“Situated along the rugged Mendocino County coastline adjacent to the town of Point Arena, is the 1,665-acre Point Arena-Stornetta unit of the California Coastal National Monument. The first shoreline unit of the Monument offers spectacular views of coastal bluffs, sea arches, the estuary of the Garcia River, and sandy beaches and dunes with eight miles of marked paths.”
(National Conservation Lands’ “Point Arena-Stornetta Unit” brochure)
Last September Carrieanna’s godmother, Vicki, and her husband Buck (and their two dogs, Jetta Mae and Millie) planned a road trip to visit national parks in Oregon and Northern California.
Their route would take them from their home on the Olympic Peninsula (western Washington) to Crater Lake (Oregon) and then south to Yosemite (California).
Because Carrieanna’s mother was Vicki’s best friend, she was aware of a special place in Mendocino County where Carrieanna’s parents had frequently gone for R&R and a spectacular ocean view. And since it was “on the way home” for Vicki and Buck we made a date to meet them there!
Our time together was brief. Much of it was spent reminiscing about past travels and future trips and talking about Vicki and Buck’s new status as retirees. We enjoyed the coastal access from the Anchor Bay Campground.
But one item on our “must do” list was to visit Point Arena Lighthouse.
History of the Lighthouse
The Fog Signal Building Museum offers a self-guided tour. This allows a close-up view of the spectacular First Order Fresnel Lens (made in Paris in 1906-1907), and sharing the chronology of the lighthouse’s history.
From it’s first lighting in 1870, the extensive damage incurred during the 1906 earthquake, and the reconstruction and updated beacon technology, the Point Arena Lighthouse Tower continues to warn vessels of the dangers along the Mendocino coastline. (Dozens of ships have been significantly damaged by Arena Rock, located 1.5 miles to the north of the lighthouse.)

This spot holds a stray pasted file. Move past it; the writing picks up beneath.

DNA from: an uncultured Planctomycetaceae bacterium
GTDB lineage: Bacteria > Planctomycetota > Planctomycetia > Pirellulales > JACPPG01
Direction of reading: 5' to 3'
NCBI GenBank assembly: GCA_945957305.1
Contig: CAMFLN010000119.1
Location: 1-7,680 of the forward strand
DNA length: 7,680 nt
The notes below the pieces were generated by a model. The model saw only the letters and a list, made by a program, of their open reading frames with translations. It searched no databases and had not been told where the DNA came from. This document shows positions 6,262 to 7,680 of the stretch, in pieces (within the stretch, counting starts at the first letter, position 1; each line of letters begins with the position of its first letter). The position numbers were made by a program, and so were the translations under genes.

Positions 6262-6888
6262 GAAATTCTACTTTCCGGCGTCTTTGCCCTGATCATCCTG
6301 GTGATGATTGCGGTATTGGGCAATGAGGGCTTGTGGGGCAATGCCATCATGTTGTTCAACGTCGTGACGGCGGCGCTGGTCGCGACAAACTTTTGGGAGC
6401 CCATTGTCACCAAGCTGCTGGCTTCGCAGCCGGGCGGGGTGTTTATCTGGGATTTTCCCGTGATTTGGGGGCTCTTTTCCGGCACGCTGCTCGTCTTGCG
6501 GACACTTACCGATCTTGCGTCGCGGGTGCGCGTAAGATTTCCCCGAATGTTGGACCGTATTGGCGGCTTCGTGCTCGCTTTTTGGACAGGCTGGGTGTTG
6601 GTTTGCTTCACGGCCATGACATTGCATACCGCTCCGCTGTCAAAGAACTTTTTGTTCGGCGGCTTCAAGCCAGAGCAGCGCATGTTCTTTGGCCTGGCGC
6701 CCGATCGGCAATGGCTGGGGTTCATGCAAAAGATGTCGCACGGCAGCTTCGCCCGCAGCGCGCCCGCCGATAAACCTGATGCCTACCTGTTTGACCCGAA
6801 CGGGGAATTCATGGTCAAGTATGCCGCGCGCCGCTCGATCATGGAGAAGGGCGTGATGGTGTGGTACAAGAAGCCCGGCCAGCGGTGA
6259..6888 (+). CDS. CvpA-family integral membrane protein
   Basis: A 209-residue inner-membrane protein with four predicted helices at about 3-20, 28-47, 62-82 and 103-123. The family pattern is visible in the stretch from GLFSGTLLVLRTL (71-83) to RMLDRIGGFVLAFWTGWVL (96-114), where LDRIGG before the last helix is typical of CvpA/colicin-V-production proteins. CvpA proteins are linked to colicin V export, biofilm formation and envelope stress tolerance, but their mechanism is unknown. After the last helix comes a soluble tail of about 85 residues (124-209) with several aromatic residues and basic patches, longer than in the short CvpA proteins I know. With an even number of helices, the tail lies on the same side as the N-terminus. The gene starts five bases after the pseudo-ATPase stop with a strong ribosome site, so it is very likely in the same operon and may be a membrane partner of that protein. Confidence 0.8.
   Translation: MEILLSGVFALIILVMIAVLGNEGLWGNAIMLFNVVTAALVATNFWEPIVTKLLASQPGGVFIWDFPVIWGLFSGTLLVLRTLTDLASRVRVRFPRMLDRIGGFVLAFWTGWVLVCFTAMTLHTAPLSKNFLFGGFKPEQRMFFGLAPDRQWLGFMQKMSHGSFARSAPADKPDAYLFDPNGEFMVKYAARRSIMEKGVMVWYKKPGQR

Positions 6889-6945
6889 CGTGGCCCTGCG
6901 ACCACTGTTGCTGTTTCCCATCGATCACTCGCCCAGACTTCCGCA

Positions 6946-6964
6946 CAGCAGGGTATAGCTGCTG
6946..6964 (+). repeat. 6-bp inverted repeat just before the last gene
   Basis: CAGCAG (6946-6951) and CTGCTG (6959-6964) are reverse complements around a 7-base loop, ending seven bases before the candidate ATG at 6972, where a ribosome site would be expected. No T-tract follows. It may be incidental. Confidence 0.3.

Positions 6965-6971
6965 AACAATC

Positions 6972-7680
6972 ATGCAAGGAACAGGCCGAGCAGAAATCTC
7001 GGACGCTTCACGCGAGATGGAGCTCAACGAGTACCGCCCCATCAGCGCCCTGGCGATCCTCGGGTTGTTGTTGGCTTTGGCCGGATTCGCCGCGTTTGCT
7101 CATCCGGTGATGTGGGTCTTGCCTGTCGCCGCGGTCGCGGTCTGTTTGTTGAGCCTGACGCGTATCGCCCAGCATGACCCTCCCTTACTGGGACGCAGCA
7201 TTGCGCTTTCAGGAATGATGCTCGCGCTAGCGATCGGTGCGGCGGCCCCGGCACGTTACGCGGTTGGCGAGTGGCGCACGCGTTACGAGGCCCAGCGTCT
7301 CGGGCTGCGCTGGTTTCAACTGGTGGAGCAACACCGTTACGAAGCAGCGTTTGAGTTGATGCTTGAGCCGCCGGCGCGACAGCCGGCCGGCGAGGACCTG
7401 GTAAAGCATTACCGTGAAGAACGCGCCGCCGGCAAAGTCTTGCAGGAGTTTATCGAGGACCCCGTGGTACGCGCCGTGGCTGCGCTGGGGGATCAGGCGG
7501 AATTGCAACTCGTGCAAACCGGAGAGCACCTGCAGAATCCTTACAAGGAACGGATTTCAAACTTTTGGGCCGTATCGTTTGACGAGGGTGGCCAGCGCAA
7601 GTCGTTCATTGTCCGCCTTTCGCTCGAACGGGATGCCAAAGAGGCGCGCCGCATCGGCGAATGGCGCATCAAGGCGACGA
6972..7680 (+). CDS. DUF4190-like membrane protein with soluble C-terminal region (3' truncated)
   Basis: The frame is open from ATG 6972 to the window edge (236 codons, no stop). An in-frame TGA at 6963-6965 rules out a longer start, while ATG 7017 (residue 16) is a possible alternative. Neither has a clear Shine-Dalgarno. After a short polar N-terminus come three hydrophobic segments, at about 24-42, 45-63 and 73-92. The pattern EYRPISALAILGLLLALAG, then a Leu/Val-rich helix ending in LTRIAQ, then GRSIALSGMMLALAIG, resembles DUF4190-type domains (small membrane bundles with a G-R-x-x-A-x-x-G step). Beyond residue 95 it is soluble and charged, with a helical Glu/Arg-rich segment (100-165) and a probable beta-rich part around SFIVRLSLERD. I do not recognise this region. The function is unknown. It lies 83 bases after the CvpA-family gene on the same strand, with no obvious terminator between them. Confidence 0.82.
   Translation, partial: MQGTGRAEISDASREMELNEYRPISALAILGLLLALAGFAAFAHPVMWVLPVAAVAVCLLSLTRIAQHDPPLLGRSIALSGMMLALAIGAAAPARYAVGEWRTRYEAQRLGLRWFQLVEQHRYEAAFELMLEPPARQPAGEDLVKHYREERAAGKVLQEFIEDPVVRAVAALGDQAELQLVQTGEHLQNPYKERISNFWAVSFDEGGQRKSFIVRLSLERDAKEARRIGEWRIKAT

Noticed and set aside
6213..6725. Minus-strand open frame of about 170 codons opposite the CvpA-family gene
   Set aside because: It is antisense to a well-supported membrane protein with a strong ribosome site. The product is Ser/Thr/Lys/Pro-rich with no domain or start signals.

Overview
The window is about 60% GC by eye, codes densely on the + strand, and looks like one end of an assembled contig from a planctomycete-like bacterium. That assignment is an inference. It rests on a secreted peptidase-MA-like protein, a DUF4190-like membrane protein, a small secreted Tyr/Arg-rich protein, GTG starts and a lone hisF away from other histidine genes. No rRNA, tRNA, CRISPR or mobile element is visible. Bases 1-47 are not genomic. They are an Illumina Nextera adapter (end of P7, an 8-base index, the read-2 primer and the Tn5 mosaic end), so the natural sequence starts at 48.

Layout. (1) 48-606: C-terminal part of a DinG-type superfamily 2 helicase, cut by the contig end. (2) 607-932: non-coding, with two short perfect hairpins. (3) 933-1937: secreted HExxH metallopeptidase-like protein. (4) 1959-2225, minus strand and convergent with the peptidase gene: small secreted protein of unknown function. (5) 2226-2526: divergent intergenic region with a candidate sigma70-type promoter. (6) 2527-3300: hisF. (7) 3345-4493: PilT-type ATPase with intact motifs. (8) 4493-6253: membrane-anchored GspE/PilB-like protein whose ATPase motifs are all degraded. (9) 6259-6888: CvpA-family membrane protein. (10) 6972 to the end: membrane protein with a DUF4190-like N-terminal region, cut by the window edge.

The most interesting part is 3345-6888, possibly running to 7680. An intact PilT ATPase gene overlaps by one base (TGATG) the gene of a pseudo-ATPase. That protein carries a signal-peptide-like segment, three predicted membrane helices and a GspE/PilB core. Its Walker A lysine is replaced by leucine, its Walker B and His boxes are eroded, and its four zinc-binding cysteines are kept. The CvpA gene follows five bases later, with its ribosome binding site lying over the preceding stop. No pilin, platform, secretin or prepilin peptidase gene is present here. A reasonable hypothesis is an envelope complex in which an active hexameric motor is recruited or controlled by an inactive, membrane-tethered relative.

There is also an interactive touch screen display with information about the sea creatures living in the area. Carrieanna was delighted to find that the screen is adjustable to wheelchair level!
Adjacent to the Museum is a native plant garden, and the nearby picnic tables offer a southerly view of the coast.
(This gazebo might look familiar; it was featured in a few scenes from the 1992 movie “Forever Young” starring Mel Gibson and Jamie Lee Curtis.)
Of course, the most spectacular views come from the top of the lighthouse which, with its 145-step spiral staircase, is not accessible. So while Carrieanna enjoyed the ground-level views, Vicki and Buck and I ascended the stairs and viewed the coastline from 115 feet above ground.
If you are able-bodied and can suspend any fear of heights, I highly recommend doing this!
The original spiral staircase, thought to have saved the lighthouse from complete collapse during the 1906 earthquake, is still in use in the renovated tower.
According to our tour guide, and verified by Wikipedia, the lighthouse is also the closest location on the mainland (excluding Alaska) to Honolulu, Hawaii at a distance of 2,353 miles (3,787 km).
Wheelchair accessibility at the Lighthouse
The museum and gift shop are wheelchair-accessible, as are the native gardens and picnic area, and the nearby restroom.
The dirt footpath to the gazebo is narrow and uneven, and would not be considered wheelchair accessible.